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Rules, Discretion, and Central Bank Independence: The German Experience 1880-1989

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  • Bernhard Eschweiler
  • Michael D. Bordo

Abstract

Theories of rules and discretion suggest that monetary policy rules are first best in terms of social welfare. However, if commitment is not feasible, delegating monetary policy to an independent and conservative central bank can be second best. Monetary policy in Germany during the past one hundred years provides an excellent case to assess the empirical evidence on the use of rules and central bank independence in monetary policy making. Since the creation of a central monetary authority in 1876, Germany has participated in four monetary regimes: the pre-war gold standard, the inter-war gold standard, the Bretton-Woods system, and the floating exchange rate regime. The bottom line of our analysis is that monetary policy in Germany was always geared toward maintaining price stability with the exception of the two world war periods. Germany relied both on rules and discretion with central bank independence to achieve the goal of price stability. A comparison of the Classical Gold Standard regime with the floating exchange rate regime suggests that society under the floating exchange rate regime with central bank independence was better off. However, this comparison ignores the historical difference in output shocks and the possibility that society became more inflation averse over time.

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Bibliographic Info

Paper provided by National Bureau of Economic Research, Inc in its series NBER Working Papers with number 4547.

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Date of creation: Nov 1995
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Publication status: published as Pierre Siklos, ed., Varieties of Monetary Reform: Lessons and Experience on the Road to Monetary Union. Boston: Kluwer Academic Publishers, 1994, pp. 279-321.
Handle: RePEc:nbr:nberwo:4547

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  1. Barro, Robert J & Gordon, David B, 1983. "A Positive Theory of Monetary Policy in a Natural Rate Model," Journal of Political Economy, University of Chicago Press, University of Chicago Press, vol. 91(4), pages 589-610, August.
  2. Maurice Obstfeld, 1993. "The Adjustment Mechanism," NBER Chapters, in: A Retrospective on the Bretton Woods System: Lessons for International Monetary Reform, pages 201-268 National Bureau of Economic Research, Inc.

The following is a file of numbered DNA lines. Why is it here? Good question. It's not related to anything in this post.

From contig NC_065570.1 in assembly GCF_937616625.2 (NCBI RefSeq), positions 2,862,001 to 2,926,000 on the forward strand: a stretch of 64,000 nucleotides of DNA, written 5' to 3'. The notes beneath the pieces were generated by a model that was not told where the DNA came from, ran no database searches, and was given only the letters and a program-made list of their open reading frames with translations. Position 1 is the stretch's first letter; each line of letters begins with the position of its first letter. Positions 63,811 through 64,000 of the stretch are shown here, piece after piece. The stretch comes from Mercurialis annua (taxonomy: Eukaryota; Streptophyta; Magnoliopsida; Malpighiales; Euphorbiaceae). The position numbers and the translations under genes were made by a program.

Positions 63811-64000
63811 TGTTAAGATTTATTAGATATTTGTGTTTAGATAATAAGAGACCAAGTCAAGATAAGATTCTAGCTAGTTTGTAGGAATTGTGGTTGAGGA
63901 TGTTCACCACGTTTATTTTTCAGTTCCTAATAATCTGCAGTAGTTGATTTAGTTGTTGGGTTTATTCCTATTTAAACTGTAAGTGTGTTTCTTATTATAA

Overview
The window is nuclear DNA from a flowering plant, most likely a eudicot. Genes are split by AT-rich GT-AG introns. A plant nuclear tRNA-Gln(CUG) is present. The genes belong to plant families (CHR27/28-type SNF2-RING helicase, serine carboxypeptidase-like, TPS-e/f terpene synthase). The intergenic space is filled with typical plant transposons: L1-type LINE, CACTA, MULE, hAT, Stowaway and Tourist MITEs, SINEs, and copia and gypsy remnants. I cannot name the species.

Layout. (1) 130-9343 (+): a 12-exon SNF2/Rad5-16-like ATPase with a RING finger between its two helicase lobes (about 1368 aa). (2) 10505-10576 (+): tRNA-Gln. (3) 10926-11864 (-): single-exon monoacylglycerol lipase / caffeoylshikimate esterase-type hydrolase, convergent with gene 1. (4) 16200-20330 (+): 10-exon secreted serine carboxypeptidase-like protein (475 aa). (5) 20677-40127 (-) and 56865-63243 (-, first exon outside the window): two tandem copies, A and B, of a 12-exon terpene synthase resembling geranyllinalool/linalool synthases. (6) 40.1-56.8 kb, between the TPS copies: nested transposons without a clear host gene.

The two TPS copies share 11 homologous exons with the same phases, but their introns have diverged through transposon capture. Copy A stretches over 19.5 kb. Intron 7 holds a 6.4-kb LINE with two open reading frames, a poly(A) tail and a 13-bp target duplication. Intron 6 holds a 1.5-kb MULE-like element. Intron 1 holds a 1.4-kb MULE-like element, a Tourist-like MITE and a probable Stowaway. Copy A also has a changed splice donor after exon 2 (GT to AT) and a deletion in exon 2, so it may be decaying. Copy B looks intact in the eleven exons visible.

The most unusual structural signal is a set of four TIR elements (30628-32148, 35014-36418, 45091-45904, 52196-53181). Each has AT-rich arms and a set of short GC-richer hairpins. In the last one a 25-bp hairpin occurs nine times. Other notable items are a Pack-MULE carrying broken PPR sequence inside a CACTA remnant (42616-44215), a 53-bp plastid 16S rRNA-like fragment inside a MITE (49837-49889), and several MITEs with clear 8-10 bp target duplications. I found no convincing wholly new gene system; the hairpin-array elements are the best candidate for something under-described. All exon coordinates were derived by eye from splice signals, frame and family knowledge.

3. Bharat Trehan, 1988. "The practice of monetary targeting: a case study of the West German experience," Economic Review, Federal Reserve Bank of San Francisco, Federal Reserve Bank of San Francisco, issue Spr, pages 30-44.
  4. Richard C.K. Burdekin & Leroy O. Laney, 1986. "Fiscal policymaking and the central bank institutional constraint," Research Paper, Federal Reserve Bank of Dallas 8606, Federal Reserve Bank of Dallas.
  5. Rogoff, Kenneth, 1985. "The Optimal Degree of Commitment to an Intermediate Monetary Target," The Quarterly Journal of Economics, MIT Press, MIT Press, vol. 100(4), pages 1169-89, November.
  6. Nordhaus, William D, 1975. "The Political Business Cycle," Review of Economic Studies, Wiley Blackwell, Wiley Blackwell, vol. 42(2), pages 169-90, April.
  7. Bradley, Michael D & Potter, Susan M, 1986. "The State of the Federal Budget and the State of the Economy: Further Evidence," Economic Inquiry, Western Economic Association International, Western Economic Association International, vol. 24(1), pages 143-53, January.
  8. Fratianni, Michele & von Hagen, Jürgen & Waller, Christopher, 1992. "From EMS to EMU," CEPR Discussion Papers, C.E.P.R. Discussion Papers 618, C.E.P.R. Discussion Papers.
  9. Alberto Alesina, 1988. "Macroeconomics and Politics," NBER Chapters, in: NBER Macroeconomics Annual 1988, Volume 3, pages 13-62 National Bureau of Economic Research, Inc.
  10. Michael D. Bordo & Barry Eichengreen, 1993. "A Retrospective on the Bretton Woods System: Lessons for International Monetary Reform," NBER Books, National Bureau of Economic Research, Inc, number bord93-1, October.
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Cited by:
  1. Michael D. Bordo & Anna J. Schwartz, 1994. "The Specie Standard as a Contingent Rule: Some Evidence for Core and Peripheral Countries, 1880-1990," NBER Working Papers 4860, National Bureau of Economic Research, Inc.

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